February 7, 1953 – 2004
Paul Willis was born on February 7, 1953, and died at 51 years old in 2004. Unfortunately, there is not too much we know about Paul during his lifetime. Online searches through various resources tend to only provide where Paul went astray in his life. However, one’s mistakes do not define a person; there was more to Paul’s life. Without knowledge of Paul’s upbringing, family life, or personality, one can only theorize what he was like as a person. This narrative will hopefully shed some light on what Paul might have been like during his time with us.
Paul grew up in the mid-1950s and the 1960s. In 1969 during the Vietnam War, he would have been 16 years old. Perhaps he would have been drafted into the war if only he were a few years older. Still, there is the unknown: where was he born? What culture was he entrenched in during his childhood? How many siblings did he have? Was he an only child? Such facts may provide bounds of insight into how Paul became the person he was. We know that Paul was a white man who spent at least the last 18 years of his 51 years of life in New Orleans. During that time, he lived with his wife, Cheryl, in mid-city New Orleans at a rental home.
Perhaps during Paul’s time in New Orleans, he enjoyed going to Mardi Gras parades and catching plastic Mardi Gras beads with his family and friends. Maybe in 1984, he stopped by the Louisiana’s World Exposition. Maybe he even took one of the memorable and scary trips across the Mississippi River on the Mississippi Aerial River Transit. We know that Paul and his wife Cheryl lived in a mid-city home near South Jefferson Davis Parkway, now Norman C. Francis Parkway, for 18 years. Perhaps they raised children in this house who may have attended some of the nearby schools. It is possible Paul grew up and went to school in this neighborhood.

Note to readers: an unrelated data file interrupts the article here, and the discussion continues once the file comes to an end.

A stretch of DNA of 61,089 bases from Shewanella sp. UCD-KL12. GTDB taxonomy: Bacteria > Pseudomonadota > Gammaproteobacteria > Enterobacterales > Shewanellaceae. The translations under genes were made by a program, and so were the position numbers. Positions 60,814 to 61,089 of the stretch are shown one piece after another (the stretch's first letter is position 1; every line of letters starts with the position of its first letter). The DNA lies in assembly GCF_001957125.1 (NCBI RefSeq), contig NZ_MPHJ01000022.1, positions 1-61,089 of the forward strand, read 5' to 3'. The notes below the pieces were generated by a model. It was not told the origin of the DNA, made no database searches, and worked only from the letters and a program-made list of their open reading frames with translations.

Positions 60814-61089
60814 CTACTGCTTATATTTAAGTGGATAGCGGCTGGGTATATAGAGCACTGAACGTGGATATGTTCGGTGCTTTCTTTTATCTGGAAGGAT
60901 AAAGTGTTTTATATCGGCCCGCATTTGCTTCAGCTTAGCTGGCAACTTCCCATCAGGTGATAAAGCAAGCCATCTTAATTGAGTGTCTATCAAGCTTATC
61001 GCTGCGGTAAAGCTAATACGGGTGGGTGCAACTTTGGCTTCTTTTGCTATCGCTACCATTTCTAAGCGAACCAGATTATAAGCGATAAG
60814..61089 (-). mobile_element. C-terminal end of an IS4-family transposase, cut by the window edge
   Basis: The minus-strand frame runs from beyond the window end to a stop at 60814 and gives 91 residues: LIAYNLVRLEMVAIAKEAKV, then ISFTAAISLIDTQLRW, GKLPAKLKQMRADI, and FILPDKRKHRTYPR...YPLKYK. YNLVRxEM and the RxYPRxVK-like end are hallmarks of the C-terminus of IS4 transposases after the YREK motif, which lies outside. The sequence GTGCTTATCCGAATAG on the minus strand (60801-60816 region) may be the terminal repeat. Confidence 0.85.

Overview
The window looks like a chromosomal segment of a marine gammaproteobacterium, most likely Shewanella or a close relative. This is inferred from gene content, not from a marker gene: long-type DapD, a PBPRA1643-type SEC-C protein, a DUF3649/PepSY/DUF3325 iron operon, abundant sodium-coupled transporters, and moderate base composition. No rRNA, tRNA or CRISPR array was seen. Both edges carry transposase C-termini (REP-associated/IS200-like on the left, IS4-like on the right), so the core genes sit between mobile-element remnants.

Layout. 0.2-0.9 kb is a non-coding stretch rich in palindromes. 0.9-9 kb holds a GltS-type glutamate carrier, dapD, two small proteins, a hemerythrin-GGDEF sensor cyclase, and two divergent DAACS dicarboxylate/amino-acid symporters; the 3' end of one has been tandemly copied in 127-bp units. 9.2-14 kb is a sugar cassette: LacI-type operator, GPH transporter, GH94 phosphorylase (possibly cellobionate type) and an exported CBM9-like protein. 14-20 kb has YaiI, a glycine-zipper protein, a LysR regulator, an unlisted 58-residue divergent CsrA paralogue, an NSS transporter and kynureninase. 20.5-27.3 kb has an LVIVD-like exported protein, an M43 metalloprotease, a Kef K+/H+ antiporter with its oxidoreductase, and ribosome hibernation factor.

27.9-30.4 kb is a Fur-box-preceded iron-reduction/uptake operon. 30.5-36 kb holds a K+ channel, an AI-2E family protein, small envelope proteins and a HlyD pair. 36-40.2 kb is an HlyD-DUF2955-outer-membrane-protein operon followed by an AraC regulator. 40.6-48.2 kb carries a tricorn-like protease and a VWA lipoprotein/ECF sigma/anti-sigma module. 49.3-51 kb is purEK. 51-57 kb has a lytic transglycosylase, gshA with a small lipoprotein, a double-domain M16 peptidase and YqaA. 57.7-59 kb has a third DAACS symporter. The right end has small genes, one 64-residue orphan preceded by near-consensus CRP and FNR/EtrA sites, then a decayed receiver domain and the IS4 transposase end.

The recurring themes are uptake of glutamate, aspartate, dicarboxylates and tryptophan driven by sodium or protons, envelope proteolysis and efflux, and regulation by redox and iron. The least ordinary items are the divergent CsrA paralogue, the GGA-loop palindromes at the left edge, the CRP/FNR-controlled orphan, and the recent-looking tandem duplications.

Living in Mid City New Orleans provokes the image that Paul and Cheryl may have spent time together outside on the weekends, taking casual strolls through the neighborhood or nearby parks. Maybe Paul woke up early every Sunday to spend time fishing in Bayou St. John. Later in the evening, maybe the Willis family would get together to peel boiled crawfish and watch a Saints or LSU game. Maybe Paul was interested in the music scene and was a festivalgoer at Jazz Fest or French Quarter Festival. Did he listen to traditional New Orleans artists at the time like Professor Longhair, Allen Toussaint, or Fats Domino?
In thinking about the abrupt end to his life, only a day before his pretrial motion, the question comes to mind how Mr. Willis got to this point. It is saddening to think how Paul died so suddenly from a ruptured peptic ulcer. It is devastating to think he had no time to say goodbye to his wife or other family members.
Paul may have been involved in troubling life situations. Despite Paul’s circumstances prior to his death, there is cause to have empathy for someone like him. Everyone can likely think of someone right now in a negative situation who needs help, and this very well could have been Paul. At the end of the day, one must still remember the positive contributions such people have made to their community.
Author: Bridget Wallis
- Tara Young. Murder suspect dies in prison. Ruptured ulcer killed man, coroner says. (2004) The Times-Picayune Publishing Corporation.
- Picture 1: Bayou St. John. Picture 2: Mid-City sign near corner of Conti and N. Norman C. Francis Pkwy.
- The abandoned Lindy Boggs- a dilapidated former hospital left in ruins after Katrina which continues to deteriorate. Open from 1920-2005. See also, https://midcitymessenger.com/2021/03/11/renovation-plans-for-the-former-lindy-boggs-hospital-stall-in-pandemic-as-owners-struggle-to-clean-up-the-site/.